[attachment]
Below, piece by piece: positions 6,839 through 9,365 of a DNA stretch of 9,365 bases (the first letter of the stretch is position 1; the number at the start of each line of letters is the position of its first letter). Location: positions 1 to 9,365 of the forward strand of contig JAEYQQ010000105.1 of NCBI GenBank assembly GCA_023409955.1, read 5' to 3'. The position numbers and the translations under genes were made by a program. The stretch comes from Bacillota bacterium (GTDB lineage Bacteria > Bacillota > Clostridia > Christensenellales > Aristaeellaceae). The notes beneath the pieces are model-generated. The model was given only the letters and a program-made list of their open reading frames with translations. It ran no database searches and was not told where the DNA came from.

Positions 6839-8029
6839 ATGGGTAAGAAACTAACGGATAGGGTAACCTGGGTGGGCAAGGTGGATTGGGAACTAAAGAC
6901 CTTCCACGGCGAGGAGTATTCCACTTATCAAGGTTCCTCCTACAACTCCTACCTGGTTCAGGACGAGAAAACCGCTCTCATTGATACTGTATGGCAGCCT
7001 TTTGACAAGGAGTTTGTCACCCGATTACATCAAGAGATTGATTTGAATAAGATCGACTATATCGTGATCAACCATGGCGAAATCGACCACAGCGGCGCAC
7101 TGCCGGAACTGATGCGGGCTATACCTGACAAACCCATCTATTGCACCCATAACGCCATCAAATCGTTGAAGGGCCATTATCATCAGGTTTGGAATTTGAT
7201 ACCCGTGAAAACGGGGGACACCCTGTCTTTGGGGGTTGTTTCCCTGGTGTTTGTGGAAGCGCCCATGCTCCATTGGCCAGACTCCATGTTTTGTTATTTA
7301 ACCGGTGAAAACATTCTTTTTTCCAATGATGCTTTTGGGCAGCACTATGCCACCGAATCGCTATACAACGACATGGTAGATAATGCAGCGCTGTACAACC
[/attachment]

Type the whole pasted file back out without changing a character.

Below, piece by piece: positions 6,839 through 9,365 of a DNA stretch of 9,365 bases (the first letter of the stretch is position 1; the number at the start of each line of letters is the position of its first letter). Location: positions 1 to 9,365 of the forward strand of contig JAEYQQ010000105.1 of NCBI GenBank assembly GCA_023409955.1, read 5' to 3'. The position numbers and the translations under genes were made by a program. The stretch comes from Bacillota bacterium (GTDB lineage Bacteria > Bacillota > Clostridia > Christensenellales > Aristaeellaceae). The notes beneath the pieces are model-generated. The model was given only the letters and a program-made list of their open reading frames with translations. It ran no database searches and was not told where the DNA came from.

Positions 6839-8029
6839 ATGGGTAAGAAACTAACGGATAGGGTAACCTGGGTGGGCAAGGTGGATTGGGAACTAAAGAC
6901 CTTCCACGGCGAGGAGTATTCCACTTATCAAGGTTCCTCCTACAACTCCTACCTGGTTCAGGACGAGAAAACCGCTCTCATTGATACTGTATGGCAGCCT
7001 TTTGACAAGGAGTTTGTCACCCGATTACATCAAGAGATTGATTTGAATAAGATCGACTATATCGTGATCAACCATGGCGAAATCGACCACAGCGGCGCAC
7101 TGCCGGAACTGATGCGGGCTATACCTGACAAACCCATCTATTGCACCCATAACGCCATCAAATCGTTGAAGGGCCATTATCATCAGGTTTGGAATTTGAT
7201 ACCCGTGAAAACGGGGGACACCCTGTCTTTGGGGGTTGTTTCCCTGGTGTTTGTGGAAGCGCCCATGCTCCATTGGCCAGACTCCATGTTTTGTTATTTA
7301 ACCGGTGAAAACATTCTTTTTTCCAATGATGCTTTTGGGCAGCACTATGCCACCGAATCGCTATACAACGACATGGTAGATAATGCAGCGCTGTACAACC